Retaliation cases are often complex because of the inherent contradiction of the situation, where an employee is punished ostensibly for some legitimate disciplinary reason, but in fact, is being punished because a supervisor or manager, in essence, decides to "get even" with the employee, often for entirely personal reasons.
For employees, the experience can become a horrific hall-of-mirrors, where they are subjected to adverse job actions or disciplinary proceedings at virtually every turn. In a recent case, an investigator from NOAA was instructed investigate a fellow employee of NOAA. This was request was outside the job description of the position. The investigator was later denied a promotion, purportedly due to his conferring during the investigation with the FBI and U.S. Attorney's Office.
It became a case of retaliation, because the supervisor who had assigned the employee to the investigation was wrong, and was apparently embarrassed to have his motives examined for the denial examined.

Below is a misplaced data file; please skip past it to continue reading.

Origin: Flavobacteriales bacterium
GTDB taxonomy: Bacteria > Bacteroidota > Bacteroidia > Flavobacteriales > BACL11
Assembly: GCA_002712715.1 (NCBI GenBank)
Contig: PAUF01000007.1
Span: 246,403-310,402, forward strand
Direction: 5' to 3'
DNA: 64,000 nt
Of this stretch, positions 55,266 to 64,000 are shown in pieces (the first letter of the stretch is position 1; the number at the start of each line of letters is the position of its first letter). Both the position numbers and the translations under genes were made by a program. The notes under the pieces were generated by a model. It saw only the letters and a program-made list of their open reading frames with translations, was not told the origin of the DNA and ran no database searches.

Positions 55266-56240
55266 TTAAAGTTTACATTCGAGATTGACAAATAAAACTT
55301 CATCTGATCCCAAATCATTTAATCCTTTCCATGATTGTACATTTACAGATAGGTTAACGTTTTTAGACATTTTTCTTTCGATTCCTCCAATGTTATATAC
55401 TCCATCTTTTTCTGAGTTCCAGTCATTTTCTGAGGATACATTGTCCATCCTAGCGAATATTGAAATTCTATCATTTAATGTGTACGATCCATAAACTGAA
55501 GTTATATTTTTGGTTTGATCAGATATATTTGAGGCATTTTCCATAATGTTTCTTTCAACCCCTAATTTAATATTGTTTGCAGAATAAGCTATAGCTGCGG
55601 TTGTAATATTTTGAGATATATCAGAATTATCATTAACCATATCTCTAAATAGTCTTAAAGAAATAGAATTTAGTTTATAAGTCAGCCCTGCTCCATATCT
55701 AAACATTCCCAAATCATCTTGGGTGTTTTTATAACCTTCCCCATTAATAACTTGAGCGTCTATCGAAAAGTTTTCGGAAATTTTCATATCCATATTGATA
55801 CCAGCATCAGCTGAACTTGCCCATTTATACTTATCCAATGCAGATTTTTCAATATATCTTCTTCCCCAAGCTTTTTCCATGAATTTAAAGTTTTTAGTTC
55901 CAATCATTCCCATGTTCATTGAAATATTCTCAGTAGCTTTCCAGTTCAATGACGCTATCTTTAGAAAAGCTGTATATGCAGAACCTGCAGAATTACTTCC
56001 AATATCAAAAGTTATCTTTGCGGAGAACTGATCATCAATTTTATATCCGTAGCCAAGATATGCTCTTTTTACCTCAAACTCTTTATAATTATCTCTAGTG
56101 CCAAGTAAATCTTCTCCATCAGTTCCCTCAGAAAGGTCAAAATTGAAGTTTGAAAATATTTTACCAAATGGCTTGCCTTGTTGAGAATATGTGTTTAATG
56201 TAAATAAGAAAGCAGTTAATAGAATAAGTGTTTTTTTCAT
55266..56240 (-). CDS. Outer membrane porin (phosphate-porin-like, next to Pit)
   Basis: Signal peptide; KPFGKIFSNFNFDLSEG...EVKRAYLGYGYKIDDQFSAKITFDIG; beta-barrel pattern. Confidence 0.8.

The case moved from the Office of Special Counsel, to the Merit Systems Protection Board (MSPB), on to a three-member panel of the MSPB and back to an administrative law judge. The ALJ eventually ruled in favor of the employee, based on the retaliatory motive by the supervisor who attempted prevent repercussions as to his incorrect managerial decision.
If you feel you have been assigned a task that is outside your job description or otherwise inappropriate, you may be in an uncomfortable position, and failure to comply with a management demand may be seen as insubordination.
You may wish to consult with an employment attorney on these matters, as it may be important for your federal career to "thread a needle," carefully act, and document all communication and interaction with your supervisors on this issue.
Source: MSPBwatch.com, "Corrective Action Ordered in Retaliation Case of NOAA Whistleblower Held Accountable for Assignment Given in Error," February 24, 2014